Much has been made of the curfew that was imposed after protesters and police clashed last Monday night, particularly its uneven enforcement for white and black protesters and its economic consequences for those who worked night shifts. For free blacks and slaves in antebellum Baltimore, curfews were the norm. To gather in private or at night required direct appeals to the mayor, often with letters of support from white neighbors. This not only curbed the nocturnal movements of African Americans but also enmeshed them in a formal system of paternalism. Whether asking for the “privilige” of holding an “oyster supper,” of having a “little Dancing party to raise some money” for one’s own benefit, or of taking one’s carriage out at night to conduct business, petitions typically stressed the sobriety, respectability, and general good character of the black residents in question. Such a system imposed particular challenges for black women whose labor as washerwomen, hucksters, scavengers, and prostitutes meant navigating Baltimore’s streets, courts, and inns at night. The system apparently failed to curtail unlicensed movements, as an 1845 police report decried “the number of persons of that class who are seen perambulating the streets at all hours of the night” and called for all free blacks and slaves found in the streets after 11 pm without a pass to be imprisoned for the night.
Such episodes can be found scattered through the records of antebellum cities like Baltimore and generate evidence of the pervasive influence of slavery in American law. But more than that, they also attest to the influence of slavery on ideas about the city and how different groups move through it. The tension between promoting and prohibiting mobility has been a persistent theme in American urban history—seen in the introduction of railroads and automobiles to the urban landscape, the invention of “slums” (and the “slummers” who ventured into them), the development of racially exclusive suburban enclaves that fostered curvilinear fantasies while building walls (look no further than Baltimore’s Roland Park). Indeed, Baltimore offers more than its fair share of examples of the racially coded ways that movement has been defined and patrolled. It is true that many of the structural problems that underlay the tragic death of Freddie Gray are rooted in the twentieth century. But the underlying social and legal assumptions that deem a young black man on the move in the city as inherently suspect draw from a much longer history, in Baltimore and beyond.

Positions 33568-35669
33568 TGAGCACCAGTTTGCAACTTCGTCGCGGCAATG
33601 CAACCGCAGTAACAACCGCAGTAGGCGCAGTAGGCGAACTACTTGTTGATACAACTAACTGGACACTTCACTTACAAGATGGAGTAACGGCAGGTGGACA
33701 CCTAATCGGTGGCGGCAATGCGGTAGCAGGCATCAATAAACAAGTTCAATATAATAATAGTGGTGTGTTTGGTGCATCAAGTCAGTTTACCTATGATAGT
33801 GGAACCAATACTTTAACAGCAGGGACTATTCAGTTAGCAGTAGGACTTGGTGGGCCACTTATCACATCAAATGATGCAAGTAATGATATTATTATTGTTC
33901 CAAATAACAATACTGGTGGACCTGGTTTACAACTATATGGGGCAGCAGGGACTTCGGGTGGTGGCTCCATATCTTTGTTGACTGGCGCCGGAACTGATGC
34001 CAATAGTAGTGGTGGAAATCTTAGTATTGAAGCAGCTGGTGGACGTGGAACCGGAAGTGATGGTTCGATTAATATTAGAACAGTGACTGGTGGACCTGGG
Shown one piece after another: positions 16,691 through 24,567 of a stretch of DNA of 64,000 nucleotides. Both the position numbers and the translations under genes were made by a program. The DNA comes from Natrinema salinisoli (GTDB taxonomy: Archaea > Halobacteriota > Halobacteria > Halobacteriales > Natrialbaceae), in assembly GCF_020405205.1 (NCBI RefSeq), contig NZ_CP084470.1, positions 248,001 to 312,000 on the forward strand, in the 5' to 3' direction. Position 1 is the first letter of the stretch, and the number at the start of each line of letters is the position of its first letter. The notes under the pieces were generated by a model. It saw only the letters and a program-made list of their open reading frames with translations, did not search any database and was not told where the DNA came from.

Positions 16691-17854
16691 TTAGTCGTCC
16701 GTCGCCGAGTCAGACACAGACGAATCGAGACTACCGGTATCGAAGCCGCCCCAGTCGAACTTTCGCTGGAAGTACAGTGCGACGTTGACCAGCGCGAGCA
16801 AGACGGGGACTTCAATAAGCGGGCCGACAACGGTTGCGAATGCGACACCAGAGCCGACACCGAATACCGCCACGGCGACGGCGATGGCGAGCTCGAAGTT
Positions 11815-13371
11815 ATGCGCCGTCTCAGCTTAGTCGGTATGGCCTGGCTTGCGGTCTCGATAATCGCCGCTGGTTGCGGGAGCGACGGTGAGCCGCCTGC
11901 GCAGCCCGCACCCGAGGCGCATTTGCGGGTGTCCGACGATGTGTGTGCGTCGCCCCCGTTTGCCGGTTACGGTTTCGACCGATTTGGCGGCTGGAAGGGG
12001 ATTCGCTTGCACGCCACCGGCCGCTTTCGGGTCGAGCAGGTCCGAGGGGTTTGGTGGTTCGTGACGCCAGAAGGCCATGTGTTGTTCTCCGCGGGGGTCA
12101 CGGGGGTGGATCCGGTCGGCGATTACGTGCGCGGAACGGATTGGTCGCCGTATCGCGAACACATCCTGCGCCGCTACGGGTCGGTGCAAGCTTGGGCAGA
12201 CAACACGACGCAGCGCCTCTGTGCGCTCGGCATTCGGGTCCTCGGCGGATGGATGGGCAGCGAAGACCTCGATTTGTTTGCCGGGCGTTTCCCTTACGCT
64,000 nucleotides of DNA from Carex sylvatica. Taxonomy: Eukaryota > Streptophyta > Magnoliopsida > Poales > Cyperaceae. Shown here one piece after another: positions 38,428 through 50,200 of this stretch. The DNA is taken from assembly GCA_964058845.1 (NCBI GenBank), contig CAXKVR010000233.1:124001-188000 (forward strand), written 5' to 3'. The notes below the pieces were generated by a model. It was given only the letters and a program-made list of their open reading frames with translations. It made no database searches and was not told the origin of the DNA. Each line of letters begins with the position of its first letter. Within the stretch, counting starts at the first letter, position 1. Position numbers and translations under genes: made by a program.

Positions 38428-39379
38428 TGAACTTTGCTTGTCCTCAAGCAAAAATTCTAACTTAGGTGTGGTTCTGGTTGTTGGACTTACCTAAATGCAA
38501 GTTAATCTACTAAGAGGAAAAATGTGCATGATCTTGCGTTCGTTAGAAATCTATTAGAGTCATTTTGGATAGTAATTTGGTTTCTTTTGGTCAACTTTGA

Mayor’s Correspondence, 1831:463, 464, 462, Baltimore City Archives (BCA).
 Mayor’s Correspondence, 1831:452, BCA; “An act relating to Free Negroes and Slaves” (Ch. 323), Session Laws of Maryland (Annapolis, 1831), 445.
 Mayor’s Correspondence, 1839:329-335, BCA; City Council Records, 1845:709, BCA. In enforcing these regulations, Baltimore’s small and loosely organized police force did not regularly resort to force. But in a city with one of the most robust slave markets in the country, where enslavement for petty crimes like stealing a coat were not unheard of, and whose night watchmen moonlighted as slave catchers, there were other coercive tactics to be found.